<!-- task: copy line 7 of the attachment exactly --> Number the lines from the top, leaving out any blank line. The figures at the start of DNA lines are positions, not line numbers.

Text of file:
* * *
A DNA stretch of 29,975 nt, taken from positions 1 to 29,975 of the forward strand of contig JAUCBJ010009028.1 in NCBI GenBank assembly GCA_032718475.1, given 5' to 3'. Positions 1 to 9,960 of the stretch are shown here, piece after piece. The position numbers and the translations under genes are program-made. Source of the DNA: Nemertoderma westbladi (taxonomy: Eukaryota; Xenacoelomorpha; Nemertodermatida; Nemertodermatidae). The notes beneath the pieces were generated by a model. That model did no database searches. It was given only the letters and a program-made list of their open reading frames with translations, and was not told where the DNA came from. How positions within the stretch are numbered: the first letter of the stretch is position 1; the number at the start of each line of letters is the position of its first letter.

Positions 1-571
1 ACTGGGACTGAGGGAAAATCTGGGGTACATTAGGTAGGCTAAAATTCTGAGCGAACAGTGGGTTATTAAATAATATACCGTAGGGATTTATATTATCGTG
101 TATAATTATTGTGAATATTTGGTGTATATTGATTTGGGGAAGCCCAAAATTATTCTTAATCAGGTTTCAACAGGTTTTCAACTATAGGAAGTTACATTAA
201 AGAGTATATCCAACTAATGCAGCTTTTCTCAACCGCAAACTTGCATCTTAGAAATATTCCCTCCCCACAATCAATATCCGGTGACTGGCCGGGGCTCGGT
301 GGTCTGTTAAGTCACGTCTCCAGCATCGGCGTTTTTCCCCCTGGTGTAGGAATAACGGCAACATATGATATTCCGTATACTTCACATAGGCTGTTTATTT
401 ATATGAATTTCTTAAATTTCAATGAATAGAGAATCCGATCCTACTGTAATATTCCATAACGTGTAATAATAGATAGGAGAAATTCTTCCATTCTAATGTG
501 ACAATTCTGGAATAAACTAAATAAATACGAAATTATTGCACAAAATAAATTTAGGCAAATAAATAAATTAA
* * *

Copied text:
401 ATATGAATTTCTTAAATTTCAATGAATAGAGAATCCGATCCTACTGTAATATTCCATAACGTGTAATAATAGATAGGAGAAATTCTTCCATTCTAATGTG